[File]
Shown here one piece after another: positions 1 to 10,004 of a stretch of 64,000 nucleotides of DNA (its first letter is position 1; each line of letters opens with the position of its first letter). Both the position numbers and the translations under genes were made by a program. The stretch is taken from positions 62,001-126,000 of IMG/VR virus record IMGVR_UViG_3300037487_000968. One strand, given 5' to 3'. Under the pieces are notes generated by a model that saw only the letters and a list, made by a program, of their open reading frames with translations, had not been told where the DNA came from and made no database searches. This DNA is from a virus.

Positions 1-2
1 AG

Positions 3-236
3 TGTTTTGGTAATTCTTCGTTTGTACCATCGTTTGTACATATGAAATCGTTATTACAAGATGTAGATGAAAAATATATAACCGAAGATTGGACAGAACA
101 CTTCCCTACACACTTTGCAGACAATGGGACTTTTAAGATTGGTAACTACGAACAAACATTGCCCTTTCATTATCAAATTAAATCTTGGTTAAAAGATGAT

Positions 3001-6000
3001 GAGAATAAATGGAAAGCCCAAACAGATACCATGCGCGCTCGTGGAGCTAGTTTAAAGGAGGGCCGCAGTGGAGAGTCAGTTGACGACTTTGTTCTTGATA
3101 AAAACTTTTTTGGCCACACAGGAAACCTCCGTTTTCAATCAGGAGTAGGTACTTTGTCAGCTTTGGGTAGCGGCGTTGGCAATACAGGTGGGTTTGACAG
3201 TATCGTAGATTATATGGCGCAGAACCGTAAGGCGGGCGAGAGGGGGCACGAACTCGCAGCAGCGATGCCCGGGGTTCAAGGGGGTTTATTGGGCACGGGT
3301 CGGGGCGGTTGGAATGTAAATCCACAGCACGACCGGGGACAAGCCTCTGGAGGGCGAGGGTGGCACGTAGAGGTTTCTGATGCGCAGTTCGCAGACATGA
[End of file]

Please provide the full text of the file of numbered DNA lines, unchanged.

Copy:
Shown here one piece after another: positions 1 to 10,004 of a stretch of 64,000 nucleotides of DNA (its first letter is position 1; each line of letters opens with the position of its first letter). Both the position numbers and the translations under genes were made by a program. The stretch is taken from positions 62,001-126,000 of IMG/VR virus record IMGVR_UViG_3300037487_000968. One strand, given 5' to 3'. Under the pieces are notes generated by a model that saw only the letters and a list, made by a program, of their open reading frames with translations, had not been told where the DNA came from and made no database searches. This DNA is from a virus.

Positions 1-2
1 AG

Positions 3-236
3 TGTTTTGGTAATTCTTCGTTTGTACCATCGTTTGTACATATGAAATCGTTATTACAAGATGTAGATGAAAAATATATAACCGAAGATTGGACAGAACA
101 CTTCCCTACACACTTTGCAGACAATGGGACTTTTAAGATTGGTAACTACGAACAAACATTGCCCTTTCATTATCAAATTAAATCTTGGTTAAAAGATGAT

Positions 3001-6000
3001 GAGAATAAATGGAAAGCCCAAACAGATACCATGCGCGCTCGTGGAGCTAGTTTAAAGGAGGGCCGCAGTGGAGAGTCAGTTGACGACTTTGTTCTTGATA
3101 AAAACTTTTTTGGCCACACAGGAAACCTCCGTTTTCAATCAGGAGTAGGTACTTTGTCAGCTTTGGGTAGCGGCGTTGGCAATACAGGTGGGTTTGACAG
3201 TATCGTAGATTATATGGCGCAGAACCGTAAGGCGGGCGAGAGGGGGCACGAACTCGCAGCAGCGATGCCCGGGGTTCAAGGGGGTTTATTGGGCACGGGT
3301 CGGGGCGGTTGGAATGTAAATCCACAGCACGACCGGGGACAAGCCTCTGGAGGGCGAGGGTGGCACGTAGAGGTTTCTGATGCGCAGTTCGCAGACATGA